Use Both Modes Sequentially for Better Shopping

The best shopping involves both modes, one at a time, in different shopping sessions.

Use Creator Mode for what it's best for: coming up with a ton of options you're genuinely excited about. Feel free to have fun with shopping in this mode… but don't buy anything. Instead, take note of your findings for later. This might be in the form of a wish list, a pinterest board, a dog-eared catalog, a bunch of photos on your phone, or, if you're particularly organized, a spreadsheet of the attributes of different backpacks. (Not that I've made that or anything.)

Before you can purchase anything, though, you need to get into Editor Mode. It takes some time to shift gears. You can't just say, "Now I'm in editor mode," because most likely you are still in Creator Mode and lying to yourself, or in that horrible no-man's land of both modes. You need to actually go away from the store or website and do something else to clear your mind. I think this is a large part of the function of the "wait to buy" strategy advised by many frugal shoppers: the time out allows you to shift modes.

When you do come back, be prepared with a clear-eyed, critical, perhaps even curmudgeonly attitude. In other words, be in Editor Mode. You'll now be willing to find and accept negative information, which you can't really do in Creator Mode. You'll be looking for reasons not to buy the various options, not reasons to buy them. You should be able to eliminate a ton of options off the bat.

If you end up with something you still believe to be a good, solid purchase even in the throes of Editor Mode, only then are you ready to make a purchase. Since you did your idea-generation in Creator Mode, you can be confident it is something that will satisfy you emotionally and logically.

If you don't - if you've eliminated every single thing your Creator self loved - then don't try to generate new ideas. While you're still in Editor Mode, it will be hard going, and you may end up with things you don't actually like. You should not buy anything right now.

It may be that you don't need anything at all, and you're done. Your Creator Self said "Yes," and your Editor self said "No." This happens a lot.

If you do still need or want something in this category, you can always circle back later (after shifting gears again) with another round of Creator mode, generating new options or even just new excitement. For a large purchase, like a car, you will certainly need several rounds of Creator/Editor/Creator/Editor to eventually narrow your field down to the most exciting and practical choice.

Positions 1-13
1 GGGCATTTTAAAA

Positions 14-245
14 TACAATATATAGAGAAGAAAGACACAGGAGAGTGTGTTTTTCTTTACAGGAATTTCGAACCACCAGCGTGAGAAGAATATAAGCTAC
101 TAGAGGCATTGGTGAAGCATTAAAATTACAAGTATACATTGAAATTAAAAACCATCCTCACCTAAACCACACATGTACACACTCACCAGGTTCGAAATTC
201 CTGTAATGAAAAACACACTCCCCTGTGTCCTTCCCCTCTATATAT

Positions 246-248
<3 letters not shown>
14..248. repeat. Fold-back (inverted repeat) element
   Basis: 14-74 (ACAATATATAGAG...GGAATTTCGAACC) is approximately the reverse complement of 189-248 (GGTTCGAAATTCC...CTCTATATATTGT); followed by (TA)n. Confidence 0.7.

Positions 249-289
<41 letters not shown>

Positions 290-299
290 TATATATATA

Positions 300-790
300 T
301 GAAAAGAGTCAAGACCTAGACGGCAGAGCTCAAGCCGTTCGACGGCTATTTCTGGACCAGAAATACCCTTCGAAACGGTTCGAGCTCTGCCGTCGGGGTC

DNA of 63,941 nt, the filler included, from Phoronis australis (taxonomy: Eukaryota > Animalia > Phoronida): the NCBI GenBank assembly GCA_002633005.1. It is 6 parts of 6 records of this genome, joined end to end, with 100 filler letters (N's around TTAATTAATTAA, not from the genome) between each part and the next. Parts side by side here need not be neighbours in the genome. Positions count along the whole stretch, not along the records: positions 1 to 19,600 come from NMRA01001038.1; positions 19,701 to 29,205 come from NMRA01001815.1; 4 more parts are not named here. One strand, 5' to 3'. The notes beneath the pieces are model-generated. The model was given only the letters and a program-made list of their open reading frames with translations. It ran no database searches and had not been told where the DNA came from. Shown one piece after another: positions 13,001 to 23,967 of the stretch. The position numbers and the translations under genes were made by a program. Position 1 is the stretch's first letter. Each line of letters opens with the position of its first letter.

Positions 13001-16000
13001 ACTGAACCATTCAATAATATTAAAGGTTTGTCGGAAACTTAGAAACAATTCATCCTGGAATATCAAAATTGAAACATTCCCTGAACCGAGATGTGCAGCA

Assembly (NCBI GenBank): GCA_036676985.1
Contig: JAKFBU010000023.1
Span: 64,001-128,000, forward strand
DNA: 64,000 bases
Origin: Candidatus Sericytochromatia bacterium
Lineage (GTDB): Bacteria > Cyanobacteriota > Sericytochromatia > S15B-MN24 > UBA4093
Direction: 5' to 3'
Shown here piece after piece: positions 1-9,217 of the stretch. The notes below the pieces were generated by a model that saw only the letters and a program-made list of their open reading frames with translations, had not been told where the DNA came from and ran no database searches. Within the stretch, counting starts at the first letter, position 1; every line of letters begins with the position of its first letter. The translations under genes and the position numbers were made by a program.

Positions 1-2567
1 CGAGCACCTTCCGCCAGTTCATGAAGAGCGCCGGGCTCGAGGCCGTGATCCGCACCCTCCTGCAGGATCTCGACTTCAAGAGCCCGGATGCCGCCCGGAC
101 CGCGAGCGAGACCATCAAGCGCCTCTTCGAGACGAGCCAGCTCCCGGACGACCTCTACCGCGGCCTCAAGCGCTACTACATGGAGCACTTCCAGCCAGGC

To some extent, I think I am already doing this - not intentionally, but typically when I do shop in multiple sessions, at least some of them end up being more creative and emotional and materialist, and some of them end up being more frugal and discerning and incredulous. My best purchases have been approved by both sides of myself. Typically, that happens naturally if I manage to think about a purchase for long enough (if I can prevent myself from buying it right away, in the first throes of Creator Mode). So I think that an easy way to force myself to do this is to just make sure that the first time I see and learn about an item is a separate shopping trip or occasion from the time when I purchase it. The old "wait to buy" technique, in other words.

But I'm also hoping that making the distinction between the two "modes" will help me to convince myself to actually do the pause and make sure that each purchase it clear by both me's. It's hard to convince myself, when I really want something, that I might be being irrational. Nobody likes to hear, "You're being irrational," not even from your own brain. It makes me defensive. But "You're in Creator Mode" is less judgmental, and it's something I've managed to work around in other areas, like writing and work. So hopefully I can internalize this with future shopping trips, too!